Sunday, April 11, 2010

Stamp Investment Tip: Egypt 1932-39 Military Stamps

Between 1932 and 1935, the British provided stamps at a reduced rate for use by their military forces in Egypt, per the terms of a concessionary arrangement made with the Egyptian government. The stamps were to be affixed to the back of envelopes bearing an "Egypt Postage Prepaid" handstamp on the front, and were used by military personnel and their families for letters sent to Great Britain and Ireland.

These stamps are of particular interest because they have dual market appeal among collectors of both British Commonwealth and Egypt, with the growing stamp market in Egypt being a potentially powerful catalyst that could push the values of these stamps up significantly. I've listed the British Forces in Egypt stamps with the lowest printing quantities, along with their Scott '10 Catalog Values, below:
- 1932 3m Black on sage green (Scott #M2; 41,800; $ 55.00 )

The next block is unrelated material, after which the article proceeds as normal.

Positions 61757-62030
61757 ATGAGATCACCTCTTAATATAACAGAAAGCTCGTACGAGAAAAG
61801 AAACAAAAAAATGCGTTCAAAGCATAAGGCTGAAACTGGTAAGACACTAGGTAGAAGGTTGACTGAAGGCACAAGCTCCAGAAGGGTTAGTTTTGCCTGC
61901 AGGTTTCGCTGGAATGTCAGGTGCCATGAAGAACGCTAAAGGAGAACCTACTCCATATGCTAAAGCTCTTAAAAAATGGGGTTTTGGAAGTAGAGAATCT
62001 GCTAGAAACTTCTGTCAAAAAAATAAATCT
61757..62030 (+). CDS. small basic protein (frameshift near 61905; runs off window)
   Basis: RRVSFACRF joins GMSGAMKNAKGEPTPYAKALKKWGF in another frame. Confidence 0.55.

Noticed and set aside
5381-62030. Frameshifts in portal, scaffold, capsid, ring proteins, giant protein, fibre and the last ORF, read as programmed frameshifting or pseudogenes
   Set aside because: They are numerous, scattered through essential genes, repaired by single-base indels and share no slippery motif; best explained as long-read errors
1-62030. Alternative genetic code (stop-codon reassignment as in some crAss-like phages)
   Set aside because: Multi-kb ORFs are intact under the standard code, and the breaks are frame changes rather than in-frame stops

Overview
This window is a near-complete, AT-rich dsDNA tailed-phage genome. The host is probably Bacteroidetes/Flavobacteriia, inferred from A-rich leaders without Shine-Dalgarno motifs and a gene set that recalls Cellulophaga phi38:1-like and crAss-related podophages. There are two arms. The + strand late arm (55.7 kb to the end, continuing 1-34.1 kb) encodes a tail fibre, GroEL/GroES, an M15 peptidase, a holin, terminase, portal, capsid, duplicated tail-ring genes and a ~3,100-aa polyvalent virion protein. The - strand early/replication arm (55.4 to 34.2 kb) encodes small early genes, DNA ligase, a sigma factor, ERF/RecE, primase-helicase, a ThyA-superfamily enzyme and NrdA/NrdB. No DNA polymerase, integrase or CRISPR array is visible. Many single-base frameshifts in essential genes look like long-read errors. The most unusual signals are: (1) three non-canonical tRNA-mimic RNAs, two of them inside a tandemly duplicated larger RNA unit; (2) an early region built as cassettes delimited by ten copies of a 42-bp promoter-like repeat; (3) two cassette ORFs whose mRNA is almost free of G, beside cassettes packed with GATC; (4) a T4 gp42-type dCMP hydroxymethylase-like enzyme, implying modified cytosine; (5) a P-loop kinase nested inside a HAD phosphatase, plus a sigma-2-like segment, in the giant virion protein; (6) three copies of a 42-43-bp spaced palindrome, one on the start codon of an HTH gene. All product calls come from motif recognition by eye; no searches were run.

- 1933 3m Brown Lake (Scott #M4; 54,000; $ 8.75 )
- 1934 3m Deep Blue (Scott #M6; 63,000; $ 8.25)
- 1935 1p Jubilee Overprint (Scott #M9; 27,000; $ 325.00)
- 1935 3m on 1p Bright Carmine (Scott #M11; 10,000; $ 25.00)

In addition, there is a non-Scott-listed variety of the 1935 3m Christmas stamp (Scott #M10). The normal vermilion stamp (Scott '10 CV=$ 2.25) is relatively common, with 101,100 issued. The neglected yellow orange variety (Michel #10b), which is currently valued at around triple the normal stamp, had a printing of only 12,075.

Also note that the 1935 1p Jubilee Overprint (Scott #M9) has added appeal as part of the George V Silver Jubilee Omnibus set of stamps issued by the various Commonwealth countries.

With an estimated 76 million people, Egypt possesses one of the most developed economies in the Mid-East, with a GDP growth rate of 5%-7%. The government is undertaking major economic reforms to further spur development, including massive investments in infrastructure and liberalizing economic and tax policies to encourage foreign investment. Egypt's main challenge in the years to come will be one of social and political democratization - how to assure that enough of the new wealth trickles down to the majority of the population to lessen the problems of poverty and political instability. Nevertheless, barring major political instability, it is likely that Egypt will be one of the fastest growing economies over the next several decades.


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